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p. xiiiPrefacelocked

p. xiiiPrefacelocked

  • Gary L. Wenk

My goals in this book are to provide the most accurate and up-to-date information possible, with the caveat that “facts” evolve and continually are being modified by new knowledge, and to present this information in a language and format accessible to a novice reader. The chapters provide answers to questions such as: How did the brain evolve? What is an emotion? What is a hallucination? How do you learn? How does your diet affect how you think and feel? What happens to your brain as you age?

Many authors begin with a discussion of neuroscience with the assumption that the reader needs to know all of the basic brain anatomy and chemistry before proceeding. I have chosen to place this chapter on neuroscience at the end of the book. In addition, I have tried to keep the jargon to a minimum and have included occasional reminders of the meanings of terms within each chapter. Should you wish to know more about some terms, I have included a Glossary at the end of the book. I have written the chapters so that they can be read in any order; I encourage you to begin with the topic that you find most interesting.

René Descartes speculated that the mind exists independent from the brain. Today, almost four centuries after Descartes’s death, we still do not fully understand how your mind emerges from the electrical and chemical processes that p. xivoccur in your brain. This book introduces you to the answers that have been obtained thus far. I sincerely hope that reading this book encourages you to learn more about the wonderful organ of the mind that lives in your head. You will discover that our current understanding of the brain is incomplete. You also will discover that there are many interesting and related topics that have not been discussed in this book. My goal has been to present what I believe everyone needs to know about the brain, rather than everything that is known about the brain. In addition, I have chosen to focus upon only a few of the most common neurological diseases or mental illnesses, such as Alzheimer’s and Parkinson’s disease and depression.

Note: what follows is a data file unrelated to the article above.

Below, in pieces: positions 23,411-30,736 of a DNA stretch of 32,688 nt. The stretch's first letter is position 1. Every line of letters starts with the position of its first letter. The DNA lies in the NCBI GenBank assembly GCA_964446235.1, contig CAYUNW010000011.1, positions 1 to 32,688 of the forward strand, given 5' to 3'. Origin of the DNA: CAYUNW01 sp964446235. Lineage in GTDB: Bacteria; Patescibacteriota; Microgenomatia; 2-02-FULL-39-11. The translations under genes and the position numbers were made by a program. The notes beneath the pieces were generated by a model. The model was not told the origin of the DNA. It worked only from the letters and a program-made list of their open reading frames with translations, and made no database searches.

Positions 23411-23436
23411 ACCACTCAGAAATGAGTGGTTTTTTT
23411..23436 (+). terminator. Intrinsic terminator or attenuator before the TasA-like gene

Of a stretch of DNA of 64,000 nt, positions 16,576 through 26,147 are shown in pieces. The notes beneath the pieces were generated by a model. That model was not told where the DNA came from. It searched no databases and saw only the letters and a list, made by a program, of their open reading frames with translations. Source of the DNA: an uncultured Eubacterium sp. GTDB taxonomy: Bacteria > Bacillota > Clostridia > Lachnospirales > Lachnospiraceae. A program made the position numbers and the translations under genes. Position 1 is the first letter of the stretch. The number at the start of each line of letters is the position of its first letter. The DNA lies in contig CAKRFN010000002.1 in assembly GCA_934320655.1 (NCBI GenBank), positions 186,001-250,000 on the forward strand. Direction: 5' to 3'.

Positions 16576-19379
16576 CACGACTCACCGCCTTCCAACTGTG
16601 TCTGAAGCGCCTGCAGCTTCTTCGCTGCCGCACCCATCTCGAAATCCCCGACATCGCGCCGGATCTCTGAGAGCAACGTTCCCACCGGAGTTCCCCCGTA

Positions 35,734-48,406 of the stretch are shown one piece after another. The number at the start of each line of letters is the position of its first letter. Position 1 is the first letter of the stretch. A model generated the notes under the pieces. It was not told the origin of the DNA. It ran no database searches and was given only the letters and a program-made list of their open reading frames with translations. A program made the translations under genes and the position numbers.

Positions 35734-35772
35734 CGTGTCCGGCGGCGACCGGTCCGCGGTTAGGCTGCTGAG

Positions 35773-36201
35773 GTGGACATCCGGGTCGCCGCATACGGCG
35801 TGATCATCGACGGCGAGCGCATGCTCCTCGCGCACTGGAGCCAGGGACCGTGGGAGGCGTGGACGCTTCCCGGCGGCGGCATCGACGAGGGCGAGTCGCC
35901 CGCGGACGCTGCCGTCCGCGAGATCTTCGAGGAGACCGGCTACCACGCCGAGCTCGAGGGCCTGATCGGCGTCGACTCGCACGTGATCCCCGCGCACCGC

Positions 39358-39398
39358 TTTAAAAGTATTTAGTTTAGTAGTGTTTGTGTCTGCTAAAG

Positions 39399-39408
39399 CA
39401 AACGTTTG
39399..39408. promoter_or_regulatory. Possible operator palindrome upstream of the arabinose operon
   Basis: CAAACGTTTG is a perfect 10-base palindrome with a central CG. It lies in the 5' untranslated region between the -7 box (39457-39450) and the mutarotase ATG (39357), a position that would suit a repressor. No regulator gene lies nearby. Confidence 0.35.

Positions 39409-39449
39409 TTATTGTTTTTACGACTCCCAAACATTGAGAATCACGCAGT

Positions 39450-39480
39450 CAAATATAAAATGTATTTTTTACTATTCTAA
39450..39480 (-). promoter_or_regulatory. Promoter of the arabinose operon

During every stage of the writing, the text benefited immeasurably from the brilliant editorial suggestions of my wife, Jane, who shaped my concept of my audience and how to reach them; she skillfully converted my jargon into intelligible prose and contributed additional concepts and topics that made the book into a more comprehensive discussion of the brain. I learned to trust her judgment and insight more than my own; if there is wisdom in my writing, it has evolved under her guidance. For more than 36 years, I have been blessed to share my life with this wonderfully patient and intelligent woman who has enriched my life in countless ways. This book is dedicated to Jane.

I am deeply indebted to my editor, Joan Bossert, for asking me to submit a book on this topic in the Oxford series on What Everyone Needs To Know®. Since that day, the clarity of her advice and her unswerving encouragement have been invaluable. This book’s core derives from a course of lectures that I have given for the past 35 years to first-year psychology and biology majors. At first, I assumed that I was teaching students about the brain; ultimately, I realized that I was teaching them how to understand themselves.